The patterns that occur where the river meets the ocean create their own weather. One reason Astoria, Oregon, never stays hot for very long is that the heat draws the marine layer from the ocean (left in this photo) inland and chills the air.
As I understand it, the marine layer is not actually the visible cloud, but the cloud is often held underneath the marine layer, which is an invisible pressure zone. Later in the afternoon of the Regatta Parade with its 90 degree temperature, I opened my door near the river and felt positively cold. As I drove past town and stopped at the riverfront park, I discovered a finger of fog reaching upriver, a clear indication that change is coming rather quickly.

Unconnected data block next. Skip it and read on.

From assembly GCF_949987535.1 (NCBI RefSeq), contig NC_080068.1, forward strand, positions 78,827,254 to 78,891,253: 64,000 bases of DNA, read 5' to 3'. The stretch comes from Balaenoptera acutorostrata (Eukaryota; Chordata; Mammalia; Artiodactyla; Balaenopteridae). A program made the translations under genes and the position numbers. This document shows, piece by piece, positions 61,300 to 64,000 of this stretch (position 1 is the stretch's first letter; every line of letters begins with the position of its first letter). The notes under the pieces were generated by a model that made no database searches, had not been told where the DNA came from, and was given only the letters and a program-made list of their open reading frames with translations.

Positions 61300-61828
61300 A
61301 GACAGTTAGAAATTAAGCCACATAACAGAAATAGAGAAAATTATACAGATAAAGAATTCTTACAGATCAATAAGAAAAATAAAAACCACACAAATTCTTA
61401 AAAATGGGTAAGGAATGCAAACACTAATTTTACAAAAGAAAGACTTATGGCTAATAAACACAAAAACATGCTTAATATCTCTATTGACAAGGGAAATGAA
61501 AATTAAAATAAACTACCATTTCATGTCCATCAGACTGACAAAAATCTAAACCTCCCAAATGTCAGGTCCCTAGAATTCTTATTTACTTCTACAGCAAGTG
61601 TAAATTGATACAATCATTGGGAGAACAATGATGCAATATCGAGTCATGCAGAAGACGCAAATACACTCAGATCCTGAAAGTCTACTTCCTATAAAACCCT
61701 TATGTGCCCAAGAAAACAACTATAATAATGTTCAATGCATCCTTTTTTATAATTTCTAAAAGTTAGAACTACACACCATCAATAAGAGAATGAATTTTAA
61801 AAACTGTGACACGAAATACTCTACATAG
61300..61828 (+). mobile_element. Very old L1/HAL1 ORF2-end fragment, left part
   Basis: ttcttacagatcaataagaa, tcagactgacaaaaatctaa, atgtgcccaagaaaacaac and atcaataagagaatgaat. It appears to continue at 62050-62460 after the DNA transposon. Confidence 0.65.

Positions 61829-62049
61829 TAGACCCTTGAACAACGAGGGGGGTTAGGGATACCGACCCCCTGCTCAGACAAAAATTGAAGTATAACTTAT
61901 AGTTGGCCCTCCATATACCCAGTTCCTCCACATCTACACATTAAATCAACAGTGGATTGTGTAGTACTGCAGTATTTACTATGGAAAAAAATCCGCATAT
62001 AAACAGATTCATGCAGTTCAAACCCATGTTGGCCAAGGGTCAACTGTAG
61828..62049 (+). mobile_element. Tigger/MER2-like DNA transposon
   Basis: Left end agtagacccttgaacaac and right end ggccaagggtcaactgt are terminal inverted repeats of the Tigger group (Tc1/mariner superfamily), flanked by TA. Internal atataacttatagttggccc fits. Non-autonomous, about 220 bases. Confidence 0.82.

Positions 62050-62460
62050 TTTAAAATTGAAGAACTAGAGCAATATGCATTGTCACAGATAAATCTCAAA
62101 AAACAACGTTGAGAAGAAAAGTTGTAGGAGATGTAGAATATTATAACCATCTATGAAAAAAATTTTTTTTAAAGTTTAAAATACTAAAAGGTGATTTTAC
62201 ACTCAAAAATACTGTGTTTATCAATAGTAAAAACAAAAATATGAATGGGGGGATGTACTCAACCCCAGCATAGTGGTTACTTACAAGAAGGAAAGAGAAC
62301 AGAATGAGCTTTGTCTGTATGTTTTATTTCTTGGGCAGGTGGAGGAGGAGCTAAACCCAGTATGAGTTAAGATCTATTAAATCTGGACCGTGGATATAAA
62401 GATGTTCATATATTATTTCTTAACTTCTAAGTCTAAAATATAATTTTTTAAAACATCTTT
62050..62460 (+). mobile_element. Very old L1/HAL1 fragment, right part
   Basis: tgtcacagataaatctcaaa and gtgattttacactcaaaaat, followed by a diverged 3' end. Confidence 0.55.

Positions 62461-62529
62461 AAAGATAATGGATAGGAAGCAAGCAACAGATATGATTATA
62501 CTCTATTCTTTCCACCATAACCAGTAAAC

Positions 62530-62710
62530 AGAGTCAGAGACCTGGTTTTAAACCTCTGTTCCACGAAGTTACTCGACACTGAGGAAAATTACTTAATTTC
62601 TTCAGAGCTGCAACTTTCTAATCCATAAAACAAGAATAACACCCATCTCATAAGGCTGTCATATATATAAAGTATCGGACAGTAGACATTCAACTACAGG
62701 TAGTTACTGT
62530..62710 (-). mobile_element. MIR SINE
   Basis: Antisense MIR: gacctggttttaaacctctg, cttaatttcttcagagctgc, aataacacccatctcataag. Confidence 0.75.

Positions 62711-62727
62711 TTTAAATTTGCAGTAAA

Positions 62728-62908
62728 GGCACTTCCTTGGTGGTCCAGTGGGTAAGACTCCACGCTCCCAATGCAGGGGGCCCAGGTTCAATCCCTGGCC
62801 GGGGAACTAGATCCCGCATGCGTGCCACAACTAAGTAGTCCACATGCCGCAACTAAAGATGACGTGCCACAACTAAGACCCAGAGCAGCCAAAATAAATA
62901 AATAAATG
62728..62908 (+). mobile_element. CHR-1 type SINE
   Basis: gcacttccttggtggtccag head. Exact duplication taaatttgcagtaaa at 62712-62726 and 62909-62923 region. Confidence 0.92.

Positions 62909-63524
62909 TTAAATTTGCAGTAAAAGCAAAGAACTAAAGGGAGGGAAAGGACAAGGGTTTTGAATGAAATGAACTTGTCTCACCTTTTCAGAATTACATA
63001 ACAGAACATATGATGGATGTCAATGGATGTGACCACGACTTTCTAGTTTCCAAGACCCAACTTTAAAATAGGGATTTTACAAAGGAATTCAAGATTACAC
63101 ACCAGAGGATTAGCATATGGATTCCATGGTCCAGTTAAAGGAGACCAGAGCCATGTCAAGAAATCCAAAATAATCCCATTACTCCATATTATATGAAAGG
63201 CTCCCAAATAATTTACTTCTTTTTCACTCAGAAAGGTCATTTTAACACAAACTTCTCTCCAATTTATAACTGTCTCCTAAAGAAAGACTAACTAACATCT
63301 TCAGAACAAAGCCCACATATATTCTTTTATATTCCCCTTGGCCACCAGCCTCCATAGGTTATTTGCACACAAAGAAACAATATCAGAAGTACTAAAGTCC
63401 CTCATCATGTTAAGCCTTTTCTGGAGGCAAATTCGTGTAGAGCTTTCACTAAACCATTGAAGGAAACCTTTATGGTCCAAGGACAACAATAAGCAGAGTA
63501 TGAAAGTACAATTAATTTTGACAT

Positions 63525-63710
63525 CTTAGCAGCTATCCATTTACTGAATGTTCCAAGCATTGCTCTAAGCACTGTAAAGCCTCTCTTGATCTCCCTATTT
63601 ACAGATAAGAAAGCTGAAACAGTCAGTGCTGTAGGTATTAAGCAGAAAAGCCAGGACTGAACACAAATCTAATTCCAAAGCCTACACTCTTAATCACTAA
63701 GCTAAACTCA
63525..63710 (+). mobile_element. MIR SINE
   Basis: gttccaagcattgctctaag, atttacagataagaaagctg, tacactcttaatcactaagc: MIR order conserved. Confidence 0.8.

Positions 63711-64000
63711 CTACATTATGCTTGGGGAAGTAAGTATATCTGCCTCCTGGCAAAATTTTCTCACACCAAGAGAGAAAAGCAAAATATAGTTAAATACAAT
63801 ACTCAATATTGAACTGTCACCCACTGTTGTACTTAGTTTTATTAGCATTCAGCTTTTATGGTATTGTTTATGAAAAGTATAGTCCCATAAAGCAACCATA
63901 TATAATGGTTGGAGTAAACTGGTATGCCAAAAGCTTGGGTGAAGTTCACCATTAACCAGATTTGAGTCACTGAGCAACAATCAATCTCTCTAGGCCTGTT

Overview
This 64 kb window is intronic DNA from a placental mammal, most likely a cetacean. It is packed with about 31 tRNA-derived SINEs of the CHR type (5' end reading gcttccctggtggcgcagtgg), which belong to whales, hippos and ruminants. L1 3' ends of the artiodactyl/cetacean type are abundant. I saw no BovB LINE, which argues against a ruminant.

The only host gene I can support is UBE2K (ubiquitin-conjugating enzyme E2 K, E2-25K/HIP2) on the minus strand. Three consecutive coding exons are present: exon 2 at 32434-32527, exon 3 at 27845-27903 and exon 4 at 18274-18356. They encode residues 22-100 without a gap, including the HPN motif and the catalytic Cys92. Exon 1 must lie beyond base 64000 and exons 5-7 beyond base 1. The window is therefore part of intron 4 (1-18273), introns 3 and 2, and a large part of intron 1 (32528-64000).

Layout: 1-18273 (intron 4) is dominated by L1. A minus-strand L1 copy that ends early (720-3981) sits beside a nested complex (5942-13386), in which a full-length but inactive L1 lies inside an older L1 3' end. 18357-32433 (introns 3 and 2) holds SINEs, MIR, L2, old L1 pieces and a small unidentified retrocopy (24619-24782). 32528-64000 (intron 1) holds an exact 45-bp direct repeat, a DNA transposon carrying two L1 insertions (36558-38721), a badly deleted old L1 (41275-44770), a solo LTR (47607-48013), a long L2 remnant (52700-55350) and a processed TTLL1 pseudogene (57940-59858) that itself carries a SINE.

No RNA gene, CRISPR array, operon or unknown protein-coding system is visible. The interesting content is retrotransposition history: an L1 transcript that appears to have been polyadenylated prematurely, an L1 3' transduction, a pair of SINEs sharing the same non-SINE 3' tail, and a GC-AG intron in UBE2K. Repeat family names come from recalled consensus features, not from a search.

Crossing the Young's Bay Bridge to Warrenton a few minutes later, I could see the fog bank growing taller as it rolled in from the ocean. I wish I'd been able to take the next photo as the bank grew and darkened, but I thought I'd better keep both hands on the wheel, as traffic had begun to move. It was a mixed blessing. Who likes to sit in traffic, but then again, it was nice watching the atmosphere change.
This blog is sponsored by Tapir and Friends Animal Store.